holding that, where the claim involves the applicability of the insurance policy to a particular occurrence, "the jurisdictional amount in controversy is measured by the value of the underlying claim."Summary of this case from Noyola v. State Farm Lloyds
No. 02-30149 Summary Calendar.
June 21, 2002.
Simeon B. Reimonenq, Jr., Ralph S. Hubbard, III, Gordon P. Wilson, Lugenbuhl, Wheaton, Peck, Rankin Hubbard, New Orleans, LA, for Plaintiff-Appellant.
Antonio LeMon, Covington, LA, for Defendant-Appellee.
Appeal from the United States District Court for the Eastern District of Louisiana.
Before DAVIS, BENAVIDES and CLEMENT, Circuit Judges.
Plaintiff-Appellant The Hartford Insurance Group d/b/a Pacific Insurance Company (Hartford) appeals the district court's dismissal of its action for declaratory judgment against Defendant-Appellee LouCon, Inc. (Lou-Con). After reviewing the record and the arguments of counsel, we affirm the judgment of the district court.
In September 1998, Murphy Oil USA, Inc. (Murphy Oil), a client of Lou-Con, was sued by a number of its employees for damages resulting from asbestos exposure. Lou-Con performed work at Murphy Oil's refinery in Meraux, Louisiana during the time period alleged in the complaint, and several current and former Lou-Con employees joined the suit as plaintiffs. Pursuant to certain alleged contractual agreements between Murphy Oil and Lou-Con, Murphy Oil demanded that Lou-Con defend and indemnify it for the Lou-Con employees' claims.
The complaint against Murphy Oil seeks damages for asbestos exposure spanning back more than 30 years, and six separate insurance companies provided coverage to Lou-Con throughout this period. During the relevant time frame, Hartford had issued Lou-Con two $1 million general liability insurance policies and two $5 million umbrella liability insurance policies which provided continuous coverage from May 1996 until May 1998. On August 12, 2001, Lou-Con demanded that Hartford provide defense and indemnity for the asbestos claims that arose during the policy terms, but Hartford denied its request.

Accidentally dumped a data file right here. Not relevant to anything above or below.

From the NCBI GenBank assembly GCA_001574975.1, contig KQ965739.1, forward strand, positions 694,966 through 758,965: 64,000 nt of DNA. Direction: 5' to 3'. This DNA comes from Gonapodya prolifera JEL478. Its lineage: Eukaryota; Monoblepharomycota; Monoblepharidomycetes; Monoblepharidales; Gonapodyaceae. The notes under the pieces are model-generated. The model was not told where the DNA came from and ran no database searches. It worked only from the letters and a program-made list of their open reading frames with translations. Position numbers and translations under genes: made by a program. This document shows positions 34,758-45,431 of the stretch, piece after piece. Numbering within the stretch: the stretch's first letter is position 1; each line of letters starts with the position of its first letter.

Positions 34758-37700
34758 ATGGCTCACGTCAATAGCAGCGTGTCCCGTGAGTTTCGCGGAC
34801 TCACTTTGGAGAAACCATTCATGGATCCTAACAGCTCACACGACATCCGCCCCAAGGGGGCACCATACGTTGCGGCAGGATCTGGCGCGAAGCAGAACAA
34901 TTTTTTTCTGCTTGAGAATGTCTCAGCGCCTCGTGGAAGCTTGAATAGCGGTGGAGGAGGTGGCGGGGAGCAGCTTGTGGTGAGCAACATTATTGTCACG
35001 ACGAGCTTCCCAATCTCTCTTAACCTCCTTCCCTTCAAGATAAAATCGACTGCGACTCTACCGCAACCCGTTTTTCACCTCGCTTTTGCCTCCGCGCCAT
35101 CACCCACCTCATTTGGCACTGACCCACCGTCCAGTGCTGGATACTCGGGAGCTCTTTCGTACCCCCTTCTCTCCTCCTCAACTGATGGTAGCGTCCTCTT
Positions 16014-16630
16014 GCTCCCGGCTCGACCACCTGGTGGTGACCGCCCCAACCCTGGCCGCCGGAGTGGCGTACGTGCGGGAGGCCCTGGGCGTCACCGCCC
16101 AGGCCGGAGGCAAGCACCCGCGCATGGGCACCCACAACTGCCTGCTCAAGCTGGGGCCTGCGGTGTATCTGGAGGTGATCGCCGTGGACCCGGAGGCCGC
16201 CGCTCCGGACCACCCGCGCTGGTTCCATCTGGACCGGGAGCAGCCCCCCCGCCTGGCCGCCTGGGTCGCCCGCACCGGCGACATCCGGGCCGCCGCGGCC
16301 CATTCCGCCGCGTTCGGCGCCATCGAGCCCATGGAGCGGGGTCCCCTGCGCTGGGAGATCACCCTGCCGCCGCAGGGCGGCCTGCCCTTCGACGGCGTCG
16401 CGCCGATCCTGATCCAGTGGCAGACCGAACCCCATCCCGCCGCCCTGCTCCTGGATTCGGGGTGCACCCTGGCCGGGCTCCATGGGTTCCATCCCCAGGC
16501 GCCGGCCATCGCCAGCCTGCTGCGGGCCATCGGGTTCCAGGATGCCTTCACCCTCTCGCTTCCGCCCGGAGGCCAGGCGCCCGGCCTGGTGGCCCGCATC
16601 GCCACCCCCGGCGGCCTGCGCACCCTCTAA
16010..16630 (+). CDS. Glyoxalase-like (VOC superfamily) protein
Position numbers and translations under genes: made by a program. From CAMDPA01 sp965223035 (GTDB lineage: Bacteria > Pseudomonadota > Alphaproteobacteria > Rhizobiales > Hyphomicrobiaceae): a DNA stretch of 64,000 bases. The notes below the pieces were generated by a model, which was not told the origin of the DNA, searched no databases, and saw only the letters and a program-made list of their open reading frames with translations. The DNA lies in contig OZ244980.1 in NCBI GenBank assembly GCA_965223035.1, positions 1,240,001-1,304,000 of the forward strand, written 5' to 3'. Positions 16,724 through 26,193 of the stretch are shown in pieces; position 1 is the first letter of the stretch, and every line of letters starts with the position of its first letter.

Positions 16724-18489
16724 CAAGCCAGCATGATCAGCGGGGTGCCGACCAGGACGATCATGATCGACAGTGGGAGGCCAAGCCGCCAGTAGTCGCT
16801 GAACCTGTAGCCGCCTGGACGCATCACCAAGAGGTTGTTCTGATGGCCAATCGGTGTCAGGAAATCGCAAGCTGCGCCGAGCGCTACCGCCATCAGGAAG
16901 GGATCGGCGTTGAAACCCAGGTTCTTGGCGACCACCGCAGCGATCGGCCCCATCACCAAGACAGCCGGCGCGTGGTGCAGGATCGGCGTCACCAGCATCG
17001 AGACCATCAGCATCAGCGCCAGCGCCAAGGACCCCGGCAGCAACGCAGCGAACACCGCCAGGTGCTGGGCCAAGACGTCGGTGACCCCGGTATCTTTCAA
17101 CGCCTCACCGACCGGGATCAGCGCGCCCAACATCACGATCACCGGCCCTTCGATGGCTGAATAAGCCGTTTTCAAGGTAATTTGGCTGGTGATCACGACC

On September 13, 2001, Lou-Con filed suit for declaratory judgment in Louisiana state court, seeking a declaration that all of its insurers, including Hartford, must defend and indemnify it in the asbestos litigation. Lou-Con later dismissed this action without prejudice. Shortly before Lou-Con dismissed its petition for declaratory judgment, Murphy Oil sued Lou-Con in Louisiana state court asserting breach of contract claims and demanding defense and indemnity in the asbestos suit. LouCon has since named Hartford as a third party defendant in the state court action.
In December 2001, Hartford filed the instant petition for a declaration that it has no duty to defend or indemnify Lou-Con or Murphy Oil in the asbestos litigation. The district court dismissed the case for lack of federal subject matter jurisdiction, finding that a sufficient amount in controversy did not exist. Hartford appeals the district court's judgment.
We review dismissals for lack of subject matter jurisdiction de novo, applying the same standard as that applied by the district court. See St. Paul Reinsurance Co., Ltd. v. Greenberg, 134 F.3d 1250, 1252 (5th Cir. 1998). As the party invoking federal diversity jurisdiction, Hartford bears the burden of establishing the amount in controversy by a preponderance of the evidence. See id. In considering whether Hartford has met this burden, we must first examine the complaint to determine whether it is facially apparent that the claims exceed the jurisdictional amount. See id. If the amount in controversy is not apparent, we may then rely on "summary judgment" type evidence. Id. In examining such evidence, "the jurisdictional facts must be judged as of the time the complaint is filed. . . ." Id.